Terminal API and API Keys

Green Screens Terminal service is based on WebSockets and JSON mapped remote callable statements which can be used not only by the web browser itself, but also by Node.JS, Go, and many more backend systems.

Want it or not, we needed to use WebSockets instead of standard REST simply because of a terminal protocol which requires full-duplex communication. That created additional demands in software structure, API design and the whole process in common.

One of such demands was security. When a request for a connection is created, it is in the form of encrypted URL parameters which also might contain user login data. To protect login data, we added many security measures for interactive online sessions.

In the beginning, extra online protection was based on IP, OTP and recently on FIDO2 standards to control access to the web resources.

However, resource protected by FIDO2 cannot be used in backend as they require user interaction. So, IP and OTP access controls are the only URL resource protection.

If IP access control is used, the problem is IP address of the connecting computer might change making encrypted URL unusable.

Along OTP, additional methods are also used to improve security which does fit very well in browser environment, but not when used in backend.

Thus, we introduced API Keys with latest 3.7.1 release.


The question is how API Keys work?

API Keys turns off some browser specific security measures making encrypted access URLs insecure. Insecure in a mean of location access and access control (not data decryption). To prevent that, API keys are linked to the caller IP and such encrypted URL can be used only from a specific computer. API Keys are a mean of IP address virtualization. Disabling API Key instead of blocking IP address is a much better and more robust approach.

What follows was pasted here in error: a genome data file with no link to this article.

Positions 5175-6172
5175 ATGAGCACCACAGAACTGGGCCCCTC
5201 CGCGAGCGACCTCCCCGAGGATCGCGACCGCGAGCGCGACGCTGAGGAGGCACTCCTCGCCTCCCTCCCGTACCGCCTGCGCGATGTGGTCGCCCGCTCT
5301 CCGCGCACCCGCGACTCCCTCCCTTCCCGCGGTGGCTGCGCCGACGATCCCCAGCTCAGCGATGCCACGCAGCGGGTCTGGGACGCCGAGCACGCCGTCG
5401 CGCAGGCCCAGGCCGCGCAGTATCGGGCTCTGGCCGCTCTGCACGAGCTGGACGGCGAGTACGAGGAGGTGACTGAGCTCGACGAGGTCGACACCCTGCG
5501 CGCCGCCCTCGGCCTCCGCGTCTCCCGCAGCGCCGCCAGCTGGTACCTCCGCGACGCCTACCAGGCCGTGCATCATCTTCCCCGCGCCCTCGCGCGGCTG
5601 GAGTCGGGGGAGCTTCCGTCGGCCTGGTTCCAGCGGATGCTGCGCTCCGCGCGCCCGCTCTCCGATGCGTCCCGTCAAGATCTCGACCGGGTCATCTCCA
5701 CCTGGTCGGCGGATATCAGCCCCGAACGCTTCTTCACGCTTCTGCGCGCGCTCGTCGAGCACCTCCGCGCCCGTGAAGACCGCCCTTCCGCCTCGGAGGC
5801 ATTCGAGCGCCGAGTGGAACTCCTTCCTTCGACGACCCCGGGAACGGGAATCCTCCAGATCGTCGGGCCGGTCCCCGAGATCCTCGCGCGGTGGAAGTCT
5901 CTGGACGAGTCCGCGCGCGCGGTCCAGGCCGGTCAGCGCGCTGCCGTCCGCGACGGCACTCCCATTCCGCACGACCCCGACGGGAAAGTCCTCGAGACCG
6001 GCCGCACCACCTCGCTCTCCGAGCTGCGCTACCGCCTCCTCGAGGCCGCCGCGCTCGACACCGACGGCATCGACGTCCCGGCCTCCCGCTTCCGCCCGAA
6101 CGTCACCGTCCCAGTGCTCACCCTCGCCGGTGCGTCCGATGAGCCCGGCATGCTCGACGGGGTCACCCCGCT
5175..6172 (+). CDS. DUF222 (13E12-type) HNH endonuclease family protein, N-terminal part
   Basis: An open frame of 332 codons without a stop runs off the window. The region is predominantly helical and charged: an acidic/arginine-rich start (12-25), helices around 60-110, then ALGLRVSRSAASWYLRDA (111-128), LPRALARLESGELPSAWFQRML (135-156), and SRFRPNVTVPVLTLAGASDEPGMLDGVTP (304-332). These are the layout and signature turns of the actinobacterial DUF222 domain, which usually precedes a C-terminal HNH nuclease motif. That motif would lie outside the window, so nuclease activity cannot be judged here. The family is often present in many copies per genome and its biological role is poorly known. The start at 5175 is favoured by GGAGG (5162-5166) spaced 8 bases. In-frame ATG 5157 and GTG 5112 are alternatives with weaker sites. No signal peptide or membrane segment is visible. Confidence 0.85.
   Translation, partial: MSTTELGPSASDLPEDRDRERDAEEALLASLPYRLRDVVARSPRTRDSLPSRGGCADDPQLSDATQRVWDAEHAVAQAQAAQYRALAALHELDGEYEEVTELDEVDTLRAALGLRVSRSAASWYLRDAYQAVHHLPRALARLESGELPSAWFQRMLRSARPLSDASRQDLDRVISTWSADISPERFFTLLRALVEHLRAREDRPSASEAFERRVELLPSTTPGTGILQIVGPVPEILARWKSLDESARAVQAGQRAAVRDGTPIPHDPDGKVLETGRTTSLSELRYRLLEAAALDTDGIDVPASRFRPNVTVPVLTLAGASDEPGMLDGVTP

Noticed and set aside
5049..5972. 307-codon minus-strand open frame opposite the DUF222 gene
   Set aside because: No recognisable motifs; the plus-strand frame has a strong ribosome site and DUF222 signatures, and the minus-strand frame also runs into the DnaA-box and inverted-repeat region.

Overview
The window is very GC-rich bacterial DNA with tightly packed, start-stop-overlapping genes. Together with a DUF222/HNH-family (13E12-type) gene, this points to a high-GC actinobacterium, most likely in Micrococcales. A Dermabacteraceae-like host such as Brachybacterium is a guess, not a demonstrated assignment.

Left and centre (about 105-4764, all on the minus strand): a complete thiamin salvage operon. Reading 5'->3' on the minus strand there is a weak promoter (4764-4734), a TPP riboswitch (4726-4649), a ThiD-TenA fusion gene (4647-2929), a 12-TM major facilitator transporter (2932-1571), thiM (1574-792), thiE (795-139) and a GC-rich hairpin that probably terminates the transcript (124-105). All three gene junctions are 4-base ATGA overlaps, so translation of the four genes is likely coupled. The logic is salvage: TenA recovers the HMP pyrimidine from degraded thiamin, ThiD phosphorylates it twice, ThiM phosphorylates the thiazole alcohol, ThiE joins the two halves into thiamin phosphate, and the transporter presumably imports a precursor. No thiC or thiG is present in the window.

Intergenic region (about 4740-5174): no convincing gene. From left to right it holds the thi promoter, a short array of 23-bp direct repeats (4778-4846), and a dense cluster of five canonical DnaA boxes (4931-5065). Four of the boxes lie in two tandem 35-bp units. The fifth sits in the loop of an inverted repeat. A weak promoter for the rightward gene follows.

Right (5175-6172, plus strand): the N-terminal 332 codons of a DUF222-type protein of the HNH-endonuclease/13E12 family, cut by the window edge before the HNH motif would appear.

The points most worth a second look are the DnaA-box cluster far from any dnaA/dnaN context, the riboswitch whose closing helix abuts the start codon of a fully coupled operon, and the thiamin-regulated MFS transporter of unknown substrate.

What all that means?

When using OTP or FIDO2, admins and users does not have to worry about encrypted session requests as they are generated automatically with all what is needed for safe access. In the opposite, when API Keys are used, the generated encrypted URL must be created manually and handed over to the user or API caller. Green Screen Terminal Service will validate client IP and API Key from received request with API Key internally saved on the server itself.

The First option is used primary from web browser and our mobile app and not suitable for backend, or automated use. The Secondary option is intended for backend automated tasks, but it is also possible to use API Key based encrypted URL from the browser and a specific IP address that corresponds to the IP registered on the server side.

As mentioned, the IP address of the calling side might change and in many cases it is much easier to go to the Green Screens Admin console and change the API Key IP address than regenerating URL again and reconfiguring the remote client. To disable remote calls, it is enough to disable API Key through admin server and better than blocking IP address.

These changes required us to update URL encrypted generator tools. One can check them from our GitHub repository here...